An overview of the main features of the Ada language, with special
emphasis on those features that make it especially attractive for
free software development. Ada is a feature-rich language, but what
really makes Ada stand-out is that the features are nicely integrated
towards serving the goals of software engineering. If you prefer
to spend your time on designing elegant solutions rather than on
low-level debugging, if you think that software should not fail,
if you like to build programs from readily available components
that you can trust, you should really consider Ada!
12:00-12:50 - Make with Ada - Small Projects to Have Fun with Ada!
by Fabien Chouteau - AdaCore
In this talk I will present the first 4 projects of the "Make with
Ada" blog post series: a solenoid engine, an Apollo lunar lander
simulator, a software synthesizer framework, and a formally proven
smartwatch app. I will also explain the motivation behind this
series, where we want to go, and the feedback we've got from it.
13:00-13:25 - Adopting an Ada Program
- the Experience of Whitaker's Words
by Martin Keegan - Unipart & Open Book Publishers
I present my experiences of adopting the maintenance of Whitaker's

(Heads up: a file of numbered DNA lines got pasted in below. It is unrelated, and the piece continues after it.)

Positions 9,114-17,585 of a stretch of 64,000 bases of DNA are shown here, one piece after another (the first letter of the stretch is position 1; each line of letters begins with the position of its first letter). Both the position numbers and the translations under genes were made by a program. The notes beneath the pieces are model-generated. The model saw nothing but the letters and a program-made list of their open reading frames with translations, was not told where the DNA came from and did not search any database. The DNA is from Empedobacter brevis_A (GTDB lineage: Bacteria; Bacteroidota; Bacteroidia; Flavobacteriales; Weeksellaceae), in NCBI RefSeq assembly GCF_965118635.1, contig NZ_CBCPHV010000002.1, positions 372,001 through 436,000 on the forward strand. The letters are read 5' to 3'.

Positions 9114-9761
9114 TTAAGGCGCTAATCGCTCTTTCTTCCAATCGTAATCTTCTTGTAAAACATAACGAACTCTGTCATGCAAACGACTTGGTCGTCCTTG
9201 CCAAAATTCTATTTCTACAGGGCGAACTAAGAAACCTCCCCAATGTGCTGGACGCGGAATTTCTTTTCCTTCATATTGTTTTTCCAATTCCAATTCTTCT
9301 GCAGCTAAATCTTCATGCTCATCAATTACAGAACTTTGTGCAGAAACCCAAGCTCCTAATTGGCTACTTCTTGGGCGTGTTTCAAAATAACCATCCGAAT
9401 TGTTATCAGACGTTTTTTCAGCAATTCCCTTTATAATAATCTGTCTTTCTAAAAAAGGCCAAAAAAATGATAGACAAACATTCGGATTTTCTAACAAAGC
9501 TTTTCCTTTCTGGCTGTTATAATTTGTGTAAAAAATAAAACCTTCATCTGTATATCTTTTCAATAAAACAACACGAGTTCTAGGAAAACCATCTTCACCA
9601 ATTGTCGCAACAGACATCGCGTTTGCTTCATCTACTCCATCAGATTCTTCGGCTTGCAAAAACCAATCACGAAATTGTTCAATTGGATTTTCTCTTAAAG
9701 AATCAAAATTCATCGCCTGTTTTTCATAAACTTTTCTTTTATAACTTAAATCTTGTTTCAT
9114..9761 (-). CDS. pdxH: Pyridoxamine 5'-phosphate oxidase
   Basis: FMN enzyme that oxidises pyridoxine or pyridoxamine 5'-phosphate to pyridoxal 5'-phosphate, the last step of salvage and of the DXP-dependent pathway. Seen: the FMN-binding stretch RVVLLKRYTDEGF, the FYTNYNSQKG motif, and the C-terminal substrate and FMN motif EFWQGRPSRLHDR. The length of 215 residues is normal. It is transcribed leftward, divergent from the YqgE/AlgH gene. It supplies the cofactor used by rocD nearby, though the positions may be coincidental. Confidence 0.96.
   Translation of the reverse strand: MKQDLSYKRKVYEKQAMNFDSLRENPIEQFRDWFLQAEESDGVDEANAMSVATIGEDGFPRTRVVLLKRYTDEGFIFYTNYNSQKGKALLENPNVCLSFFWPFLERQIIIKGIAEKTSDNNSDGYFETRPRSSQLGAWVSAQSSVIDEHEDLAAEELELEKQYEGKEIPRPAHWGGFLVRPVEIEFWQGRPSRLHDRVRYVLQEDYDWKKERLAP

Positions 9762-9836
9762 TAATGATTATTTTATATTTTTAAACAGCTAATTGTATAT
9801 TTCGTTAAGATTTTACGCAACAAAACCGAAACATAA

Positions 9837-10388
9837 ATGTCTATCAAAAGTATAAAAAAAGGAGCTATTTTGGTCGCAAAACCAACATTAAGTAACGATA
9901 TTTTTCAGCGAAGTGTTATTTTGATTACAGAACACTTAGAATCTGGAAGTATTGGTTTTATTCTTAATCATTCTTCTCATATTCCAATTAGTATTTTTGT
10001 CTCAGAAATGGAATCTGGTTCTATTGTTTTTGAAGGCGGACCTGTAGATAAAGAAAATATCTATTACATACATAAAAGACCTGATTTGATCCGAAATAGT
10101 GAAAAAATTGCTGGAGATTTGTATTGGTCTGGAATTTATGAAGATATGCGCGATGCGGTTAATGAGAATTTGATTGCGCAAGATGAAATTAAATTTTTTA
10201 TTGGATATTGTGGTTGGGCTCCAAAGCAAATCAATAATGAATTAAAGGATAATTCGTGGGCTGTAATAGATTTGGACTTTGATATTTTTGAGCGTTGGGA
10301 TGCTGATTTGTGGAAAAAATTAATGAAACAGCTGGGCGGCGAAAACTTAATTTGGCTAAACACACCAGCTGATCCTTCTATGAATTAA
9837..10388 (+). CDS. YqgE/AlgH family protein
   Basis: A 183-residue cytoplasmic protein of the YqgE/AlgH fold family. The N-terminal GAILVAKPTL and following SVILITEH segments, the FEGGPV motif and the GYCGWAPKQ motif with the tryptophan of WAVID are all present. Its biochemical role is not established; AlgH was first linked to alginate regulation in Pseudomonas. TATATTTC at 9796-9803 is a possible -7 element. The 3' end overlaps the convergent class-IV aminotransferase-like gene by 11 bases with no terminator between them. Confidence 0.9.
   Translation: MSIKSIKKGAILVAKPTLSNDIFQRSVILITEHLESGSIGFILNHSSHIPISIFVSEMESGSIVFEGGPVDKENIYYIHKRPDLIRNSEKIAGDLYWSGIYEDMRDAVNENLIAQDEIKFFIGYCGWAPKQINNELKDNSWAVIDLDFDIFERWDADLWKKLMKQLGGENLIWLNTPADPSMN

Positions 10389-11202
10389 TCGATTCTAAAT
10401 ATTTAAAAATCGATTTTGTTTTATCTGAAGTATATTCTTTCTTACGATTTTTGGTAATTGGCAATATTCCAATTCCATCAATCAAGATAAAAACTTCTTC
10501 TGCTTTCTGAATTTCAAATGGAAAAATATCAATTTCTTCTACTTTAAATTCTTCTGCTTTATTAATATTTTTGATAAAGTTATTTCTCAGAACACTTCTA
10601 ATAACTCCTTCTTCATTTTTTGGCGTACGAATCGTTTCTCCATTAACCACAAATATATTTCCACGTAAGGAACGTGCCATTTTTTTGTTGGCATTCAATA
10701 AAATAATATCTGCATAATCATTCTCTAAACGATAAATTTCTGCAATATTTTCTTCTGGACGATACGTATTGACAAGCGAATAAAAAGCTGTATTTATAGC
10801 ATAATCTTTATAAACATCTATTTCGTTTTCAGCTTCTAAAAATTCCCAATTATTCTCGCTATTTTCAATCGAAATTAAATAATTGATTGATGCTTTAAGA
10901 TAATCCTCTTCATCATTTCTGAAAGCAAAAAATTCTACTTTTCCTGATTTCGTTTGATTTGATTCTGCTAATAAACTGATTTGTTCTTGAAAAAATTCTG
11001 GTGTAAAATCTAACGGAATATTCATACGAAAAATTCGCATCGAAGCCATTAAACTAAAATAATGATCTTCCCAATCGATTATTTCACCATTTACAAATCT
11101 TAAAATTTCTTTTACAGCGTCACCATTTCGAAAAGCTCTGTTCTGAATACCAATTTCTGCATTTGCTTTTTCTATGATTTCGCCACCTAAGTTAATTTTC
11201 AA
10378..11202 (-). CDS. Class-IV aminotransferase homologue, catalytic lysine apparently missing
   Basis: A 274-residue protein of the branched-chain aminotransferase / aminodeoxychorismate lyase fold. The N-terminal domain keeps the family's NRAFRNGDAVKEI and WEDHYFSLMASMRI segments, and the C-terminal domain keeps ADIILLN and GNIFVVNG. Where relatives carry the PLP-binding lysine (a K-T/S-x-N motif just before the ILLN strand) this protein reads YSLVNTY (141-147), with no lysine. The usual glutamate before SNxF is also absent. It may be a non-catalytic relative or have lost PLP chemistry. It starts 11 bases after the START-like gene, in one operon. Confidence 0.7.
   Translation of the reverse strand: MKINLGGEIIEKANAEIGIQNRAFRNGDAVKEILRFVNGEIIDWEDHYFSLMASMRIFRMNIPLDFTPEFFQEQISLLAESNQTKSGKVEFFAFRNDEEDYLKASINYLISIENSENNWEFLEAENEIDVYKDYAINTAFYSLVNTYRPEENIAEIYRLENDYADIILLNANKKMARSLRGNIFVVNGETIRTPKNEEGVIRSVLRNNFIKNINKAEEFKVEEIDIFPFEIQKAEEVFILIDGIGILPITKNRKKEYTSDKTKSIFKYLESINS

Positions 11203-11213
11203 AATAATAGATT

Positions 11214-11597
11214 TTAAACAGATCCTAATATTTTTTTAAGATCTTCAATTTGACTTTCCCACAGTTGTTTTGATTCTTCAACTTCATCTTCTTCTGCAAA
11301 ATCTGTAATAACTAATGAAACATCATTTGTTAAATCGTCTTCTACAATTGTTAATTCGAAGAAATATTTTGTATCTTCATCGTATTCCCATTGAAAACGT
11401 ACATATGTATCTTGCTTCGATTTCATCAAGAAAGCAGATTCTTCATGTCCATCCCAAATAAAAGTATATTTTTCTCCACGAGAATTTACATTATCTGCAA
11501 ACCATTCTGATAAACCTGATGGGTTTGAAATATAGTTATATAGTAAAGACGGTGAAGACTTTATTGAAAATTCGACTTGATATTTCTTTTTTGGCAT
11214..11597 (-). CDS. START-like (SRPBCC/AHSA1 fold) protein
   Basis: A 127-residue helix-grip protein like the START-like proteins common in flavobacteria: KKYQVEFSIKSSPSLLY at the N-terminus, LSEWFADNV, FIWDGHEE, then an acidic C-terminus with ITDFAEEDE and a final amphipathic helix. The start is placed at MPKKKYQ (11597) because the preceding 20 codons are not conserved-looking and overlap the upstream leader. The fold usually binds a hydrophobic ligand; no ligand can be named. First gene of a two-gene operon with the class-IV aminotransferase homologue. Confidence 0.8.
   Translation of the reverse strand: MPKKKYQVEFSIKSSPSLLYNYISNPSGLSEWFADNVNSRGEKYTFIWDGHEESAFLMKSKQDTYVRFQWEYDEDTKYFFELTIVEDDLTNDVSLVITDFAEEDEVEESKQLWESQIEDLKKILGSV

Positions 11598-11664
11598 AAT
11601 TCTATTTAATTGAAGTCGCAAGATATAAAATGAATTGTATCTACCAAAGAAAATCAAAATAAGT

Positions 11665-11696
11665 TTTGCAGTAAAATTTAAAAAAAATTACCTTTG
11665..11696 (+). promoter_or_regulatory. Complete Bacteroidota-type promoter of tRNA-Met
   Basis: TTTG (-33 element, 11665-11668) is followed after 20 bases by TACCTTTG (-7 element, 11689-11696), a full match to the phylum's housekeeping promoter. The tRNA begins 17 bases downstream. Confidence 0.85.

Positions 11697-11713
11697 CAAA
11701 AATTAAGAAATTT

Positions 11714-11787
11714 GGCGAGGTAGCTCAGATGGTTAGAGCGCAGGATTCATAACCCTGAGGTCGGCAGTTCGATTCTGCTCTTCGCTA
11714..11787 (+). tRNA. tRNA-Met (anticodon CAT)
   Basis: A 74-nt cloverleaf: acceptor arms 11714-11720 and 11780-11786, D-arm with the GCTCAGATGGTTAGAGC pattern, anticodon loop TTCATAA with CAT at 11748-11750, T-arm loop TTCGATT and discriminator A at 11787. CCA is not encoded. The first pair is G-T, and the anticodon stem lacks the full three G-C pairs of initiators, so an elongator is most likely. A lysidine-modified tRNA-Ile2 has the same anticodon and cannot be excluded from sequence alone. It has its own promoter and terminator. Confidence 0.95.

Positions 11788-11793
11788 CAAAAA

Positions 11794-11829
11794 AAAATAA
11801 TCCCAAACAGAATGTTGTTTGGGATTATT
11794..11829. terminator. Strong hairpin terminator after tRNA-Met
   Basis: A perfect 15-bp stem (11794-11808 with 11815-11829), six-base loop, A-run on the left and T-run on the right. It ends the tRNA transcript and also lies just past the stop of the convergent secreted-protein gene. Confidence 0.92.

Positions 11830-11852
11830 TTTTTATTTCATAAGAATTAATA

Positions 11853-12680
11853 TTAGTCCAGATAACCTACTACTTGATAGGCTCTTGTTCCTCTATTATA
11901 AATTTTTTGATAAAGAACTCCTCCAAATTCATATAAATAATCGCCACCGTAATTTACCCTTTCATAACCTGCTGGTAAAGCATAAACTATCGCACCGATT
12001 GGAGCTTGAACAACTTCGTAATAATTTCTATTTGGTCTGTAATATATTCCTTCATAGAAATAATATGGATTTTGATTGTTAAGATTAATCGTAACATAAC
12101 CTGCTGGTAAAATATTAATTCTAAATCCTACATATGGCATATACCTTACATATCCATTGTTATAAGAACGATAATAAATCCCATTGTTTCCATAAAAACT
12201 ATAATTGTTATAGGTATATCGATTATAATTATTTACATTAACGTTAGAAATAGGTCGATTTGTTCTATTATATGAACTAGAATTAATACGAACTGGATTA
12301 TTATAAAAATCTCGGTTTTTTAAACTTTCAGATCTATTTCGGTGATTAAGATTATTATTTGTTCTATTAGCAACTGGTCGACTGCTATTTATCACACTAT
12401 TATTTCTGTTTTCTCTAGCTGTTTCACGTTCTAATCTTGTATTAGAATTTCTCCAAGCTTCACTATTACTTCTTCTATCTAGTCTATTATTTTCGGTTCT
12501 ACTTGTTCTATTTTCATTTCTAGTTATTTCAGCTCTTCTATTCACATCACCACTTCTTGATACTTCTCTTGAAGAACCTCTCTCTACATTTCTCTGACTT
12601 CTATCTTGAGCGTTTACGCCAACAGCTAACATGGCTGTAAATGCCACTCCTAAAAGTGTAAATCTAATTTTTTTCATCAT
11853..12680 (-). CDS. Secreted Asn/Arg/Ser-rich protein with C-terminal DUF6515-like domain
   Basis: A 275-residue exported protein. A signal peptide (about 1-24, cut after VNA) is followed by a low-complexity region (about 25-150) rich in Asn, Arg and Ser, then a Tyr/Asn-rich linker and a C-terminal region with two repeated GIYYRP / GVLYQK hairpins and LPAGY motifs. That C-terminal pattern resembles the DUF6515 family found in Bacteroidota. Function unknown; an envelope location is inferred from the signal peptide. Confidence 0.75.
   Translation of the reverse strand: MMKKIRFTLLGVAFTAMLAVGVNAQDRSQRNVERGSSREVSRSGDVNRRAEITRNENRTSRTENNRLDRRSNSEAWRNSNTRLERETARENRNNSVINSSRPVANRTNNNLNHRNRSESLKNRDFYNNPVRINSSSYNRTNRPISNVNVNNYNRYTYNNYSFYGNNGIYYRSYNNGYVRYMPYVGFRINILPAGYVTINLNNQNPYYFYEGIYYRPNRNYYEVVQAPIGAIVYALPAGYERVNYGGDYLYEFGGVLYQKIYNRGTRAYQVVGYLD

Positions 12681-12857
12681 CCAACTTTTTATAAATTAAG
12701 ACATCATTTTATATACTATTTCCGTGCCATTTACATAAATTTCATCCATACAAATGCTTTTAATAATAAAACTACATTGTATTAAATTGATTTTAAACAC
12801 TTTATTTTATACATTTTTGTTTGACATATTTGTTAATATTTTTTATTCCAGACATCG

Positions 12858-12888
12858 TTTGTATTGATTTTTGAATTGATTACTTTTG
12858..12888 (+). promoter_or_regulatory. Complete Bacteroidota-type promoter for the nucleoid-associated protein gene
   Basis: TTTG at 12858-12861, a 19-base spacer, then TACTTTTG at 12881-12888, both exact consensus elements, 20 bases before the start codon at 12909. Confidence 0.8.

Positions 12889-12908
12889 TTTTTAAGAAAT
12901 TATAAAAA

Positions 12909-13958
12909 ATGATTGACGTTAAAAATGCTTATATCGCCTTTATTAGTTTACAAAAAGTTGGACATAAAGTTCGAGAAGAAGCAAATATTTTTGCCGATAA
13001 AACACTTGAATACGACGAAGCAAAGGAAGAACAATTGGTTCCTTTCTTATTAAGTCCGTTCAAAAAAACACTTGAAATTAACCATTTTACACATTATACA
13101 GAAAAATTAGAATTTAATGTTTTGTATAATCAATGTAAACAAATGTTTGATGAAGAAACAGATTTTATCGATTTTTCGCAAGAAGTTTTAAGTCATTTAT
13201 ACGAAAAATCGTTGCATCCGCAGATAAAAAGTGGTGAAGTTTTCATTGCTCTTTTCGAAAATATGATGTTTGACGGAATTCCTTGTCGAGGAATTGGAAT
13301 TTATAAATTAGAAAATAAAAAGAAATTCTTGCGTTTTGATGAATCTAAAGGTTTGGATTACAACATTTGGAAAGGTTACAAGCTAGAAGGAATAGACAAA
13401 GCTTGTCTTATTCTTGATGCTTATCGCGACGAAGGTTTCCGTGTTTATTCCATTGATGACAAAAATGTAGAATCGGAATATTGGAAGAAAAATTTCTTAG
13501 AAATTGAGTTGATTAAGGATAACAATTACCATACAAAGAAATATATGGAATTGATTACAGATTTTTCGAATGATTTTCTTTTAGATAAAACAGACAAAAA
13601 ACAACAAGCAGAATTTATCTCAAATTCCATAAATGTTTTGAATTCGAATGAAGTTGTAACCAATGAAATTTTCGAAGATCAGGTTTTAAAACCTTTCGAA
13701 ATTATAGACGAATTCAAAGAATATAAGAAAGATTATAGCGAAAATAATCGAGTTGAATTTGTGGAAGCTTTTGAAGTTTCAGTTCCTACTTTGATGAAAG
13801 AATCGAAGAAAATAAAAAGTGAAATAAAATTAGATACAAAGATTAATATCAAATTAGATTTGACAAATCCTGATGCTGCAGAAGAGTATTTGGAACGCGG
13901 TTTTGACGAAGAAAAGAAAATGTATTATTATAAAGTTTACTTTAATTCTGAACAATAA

Words, a Latin dictionary written in Ada by Col William Whitaker,
who was deeply involved in the creation of Ada itself. This will
be the perspective of someone from outside the Ada community who
found he really liked the language, and the challenges I faced
learning Ada from online materials, converting the Words source
code to more idiomatic (post Ada-83) forms, adopting the tooling,
accessing community support, finding collaborators, making Ada play
nicely with the Web, and so on. Whitaker's Words may be one of
the most widely-used pieces of Ada software, and a quick Twitter
search suggests it plays a key role in helping students cheat
on their Latin translation homework. As a linguist and hacker,
what really interests me is the use of Ada's type system to encode
13:30-13:55 - Creating a 3D Game Engine in Windows
- Lessons Learned from Doom 3 BFG
by Justin Squirek
Ada Doom 3 is an open source project created as both an experiment
and as a serious attempt at making a Windows game engine capable
of fully rendering Doom 3 assets. Engineering a complete OS media
layer and 3D engine that facilitates multiple platforms presents many
unique challenges. These challenges and solutions will be discussed.
I will also cover how Ada aided in the process of reverse engineering
the half million line Doom 3 BFG (Id Tech 4 BFG) code base and how
its typing system helped steer the development of Ada Doom 3 to
its current state.
14:00-14:30 - Informal Discussions
A half-hour slot has been reserved for much needed interaction
and informal discussion among Ada DevRoom participants and anyone
potentially interested in Ada.
14:30-14:55 - Heterogeneous Parallel Computing with Ada Tasking
by Jan Verschelde - University of Illinois at Chicago
Consider the organization of parallel heterogeneous computations.
The sequential version runs in two stages: the first stage produces
jobs that can be computed independently from each other in the
second stage. The producer in the first stage is executed by
one task, while the other tasks compute the jobs from the second
stage, as the jobs are managed by a queue, implemented by a thread